Corn futures are called 6 to 7 cents lower. Overnight trade was 6 3/4 to 7 1/2 cents lower in most active months. The bearish USDA numbers from Monday morning and pressure from outside markets will weigh on the futures market this morning. USDA raised the 2008 crop and slashed usage to raise ending stocks by over 300 million bushels. The world ending stocks estimate was also raised. Outside markets are bearish as crude oil and gold were lower overnight while the dollar index posted strong gains.



Soybean futures are 3 to 4 cents higher. Overnight trade was 2 1/2 to 4 1/2 cents higher. USDA reports on Monday were moderately bearish, but outside markets also pressured prices. However, soybean futures rebounded from yesterday's losses overnight. While ending stocks were raised 20 million bushels, 225 million bushels is still fairly tight. In addition, export demand remains strong evidenced by China buying 399,000 tonnes of soybeans from the U.S. on Monday. Gains will be limited by outside markets as crude oil and gold were lower overnight while the dollar index rallied.



Wheat futures are called 2 to 3 cents lower. Overnight CBOT trade was 1 1/2 to 2 3/4 cents lower and the KCBT was 2 to 4 1/4 cents lower. The increase in U.S. and world ending stocks estimates yesterday are expected to weigh on the market. Outside markets are also expected to provide some pressure. However, the market should find some support, especially in new-crop months, from the sharp decline in winter wheat seedings. Winter wheat acreage was estimated at 42.1 million, down 4.1 million from last year and 2.2 million below the average trade estimate.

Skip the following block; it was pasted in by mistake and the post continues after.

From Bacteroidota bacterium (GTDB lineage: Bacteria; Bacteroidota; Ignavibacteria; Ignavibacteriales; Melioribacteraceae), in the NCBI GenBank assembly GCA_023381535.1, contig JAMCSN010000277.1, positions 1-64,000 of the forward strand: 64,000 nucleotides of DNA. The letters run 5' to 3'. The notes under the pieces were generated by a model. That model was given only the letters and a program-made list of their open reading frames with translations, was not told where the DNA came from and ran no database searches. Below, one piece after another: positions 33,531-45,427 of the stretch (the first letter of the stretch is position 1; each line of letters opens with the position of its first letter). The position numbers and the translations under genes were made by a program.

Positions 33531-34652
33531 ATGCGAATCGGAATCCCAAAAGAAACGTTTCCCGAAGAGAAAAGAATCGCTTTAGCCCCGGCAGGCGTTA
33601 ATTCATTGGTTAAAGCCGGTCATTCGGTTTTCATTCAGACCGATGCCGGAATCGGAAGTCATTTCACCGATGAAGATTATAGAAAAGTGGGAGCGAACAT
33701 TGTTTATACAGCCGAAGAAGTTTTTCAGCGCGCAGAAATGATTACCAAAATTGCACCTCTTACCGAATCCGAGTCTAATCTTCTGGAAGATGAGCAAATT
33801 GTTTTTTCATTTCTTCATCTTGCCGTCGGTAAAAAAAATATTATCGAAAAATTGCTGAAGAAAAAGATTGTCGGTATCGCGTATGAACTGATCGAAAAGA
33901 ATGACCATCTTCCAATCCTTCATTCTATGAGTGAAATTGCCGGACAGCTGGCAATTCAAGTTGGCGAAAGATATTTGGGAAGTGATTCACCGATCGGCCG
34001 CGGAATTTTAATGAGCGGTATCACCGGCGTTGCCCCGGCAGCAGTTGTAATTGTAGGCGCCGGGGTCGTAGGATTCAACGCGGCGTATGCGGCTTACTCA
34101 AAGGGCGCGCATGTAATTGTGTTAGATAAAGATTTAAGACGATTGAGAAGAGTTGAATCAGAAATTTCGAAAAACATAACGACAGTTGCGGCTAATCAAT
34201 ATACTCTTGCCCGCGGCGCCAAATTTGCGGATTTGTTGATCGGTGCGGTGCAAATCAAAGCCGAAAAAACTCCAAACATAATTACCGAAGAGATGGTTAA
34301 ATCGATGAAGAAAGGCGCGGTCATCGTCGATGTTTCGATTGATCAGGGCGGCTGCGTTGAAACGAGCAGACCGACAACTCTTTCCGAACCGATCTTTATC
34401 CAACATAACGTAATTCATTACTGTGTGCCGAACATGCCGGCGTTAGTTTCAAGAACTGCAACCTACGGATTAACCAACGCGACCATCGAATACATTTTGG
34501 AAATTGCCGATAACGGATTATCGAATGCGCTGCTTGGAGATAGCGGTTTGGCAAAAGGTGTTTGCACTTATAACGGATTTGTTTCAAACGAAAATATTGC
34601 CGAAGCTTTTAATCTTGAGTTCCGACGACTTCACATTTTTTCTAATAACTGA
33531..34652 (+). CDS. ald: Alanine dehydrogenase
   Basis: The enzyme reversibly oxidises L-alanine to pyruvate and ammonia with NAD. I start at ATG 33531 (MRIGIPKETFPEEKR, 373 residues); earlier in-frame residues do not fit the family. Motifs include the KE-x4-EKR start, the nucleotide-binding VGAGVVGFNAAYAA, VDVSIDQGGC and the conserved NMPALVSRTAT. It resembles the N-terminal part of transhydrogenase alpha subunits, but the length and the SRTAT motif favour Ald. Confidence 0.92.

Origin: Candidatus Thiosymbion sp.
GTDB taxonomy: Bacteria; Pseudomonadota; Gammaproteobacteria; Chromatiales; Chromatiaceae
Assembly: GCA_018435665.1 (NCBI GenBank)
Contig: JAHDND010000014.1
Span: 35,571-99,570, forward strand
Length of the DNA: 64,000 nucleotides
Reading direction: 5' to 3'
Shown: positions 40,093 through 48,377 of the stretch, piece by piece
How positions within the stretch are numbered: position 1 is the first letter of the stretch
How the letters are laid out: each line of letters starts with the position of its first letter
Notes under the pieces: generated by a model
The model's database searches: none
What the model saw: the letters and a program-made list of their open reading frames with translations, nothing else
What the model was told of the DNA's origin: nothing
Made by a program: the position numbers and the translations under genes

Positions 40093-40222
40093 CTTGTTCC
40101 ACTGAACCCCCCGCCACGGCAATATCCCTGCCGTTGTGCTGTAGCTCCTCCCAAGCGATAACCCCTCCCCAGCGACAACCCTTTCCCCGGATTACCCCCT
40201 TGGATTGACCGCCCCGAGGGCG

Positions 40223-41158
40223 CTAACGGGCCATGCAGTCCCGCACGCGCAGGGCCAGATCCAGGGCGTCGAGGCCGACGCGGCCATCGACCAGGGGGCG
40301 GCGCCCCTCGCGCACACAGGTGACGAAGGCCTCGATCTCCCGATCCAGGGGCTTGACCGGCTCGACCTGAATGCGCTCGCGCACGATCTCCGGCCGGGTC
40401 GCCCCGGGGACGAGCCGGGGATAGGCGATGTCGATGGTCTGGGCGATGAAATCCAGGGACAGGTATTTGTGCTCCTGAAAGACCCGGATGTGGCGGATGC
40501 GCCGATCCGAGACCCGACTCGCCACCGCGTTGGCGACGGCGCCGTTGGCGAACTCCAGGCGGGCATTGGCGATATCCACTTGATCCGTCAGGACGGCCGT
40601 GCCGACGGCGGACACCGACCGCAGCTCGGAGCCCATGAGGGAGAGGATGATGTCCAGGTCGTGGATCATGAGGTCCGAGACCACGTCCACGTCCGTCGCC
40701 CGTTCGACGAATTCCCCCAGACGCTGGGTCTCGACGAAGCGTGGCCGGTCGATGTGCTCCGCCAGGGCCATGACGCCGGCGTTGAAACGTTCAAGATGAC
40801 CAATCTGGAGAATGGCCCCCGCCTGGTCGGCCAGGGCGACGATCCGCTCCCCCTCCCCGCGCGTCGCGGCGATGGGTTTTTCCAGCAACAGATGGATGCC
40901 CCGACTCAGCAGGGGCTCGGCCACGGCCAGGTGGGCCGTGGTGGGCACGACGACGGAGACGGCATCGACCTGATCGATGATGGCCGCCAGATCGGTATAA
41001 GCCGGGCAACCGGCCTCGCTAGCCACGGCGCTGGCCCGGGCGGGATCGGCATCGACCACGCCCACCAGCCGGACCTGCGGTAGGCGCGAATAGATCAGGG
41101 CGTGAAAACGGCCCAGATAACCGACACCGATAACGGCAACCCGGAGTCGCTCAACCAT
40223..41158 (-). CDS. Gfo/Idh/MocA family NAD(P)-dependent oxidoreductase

Cattle futures are called steady to mixed. Strength in boxed beef prices and improved packer margins will be supportive. Choice cutouts gained $2.12 on Monday. Cash markets are expected to be firm this week. However, buying interest in deferred contracts is expected to be limited by expectations for the stock market to open lower, leading to concerns about the economy and declining domestic beef demand.



Lean hog futures are called steady to mixed. Wintry weather in the Midwest will disrupt marketings this week and hamper rate of gains. This may support the front end, but weigh on deferreds as backed up hogs would hit the market later. Deferreds could also be pressured by strength in the dollar index overnight, which is a negative factor for pork exports.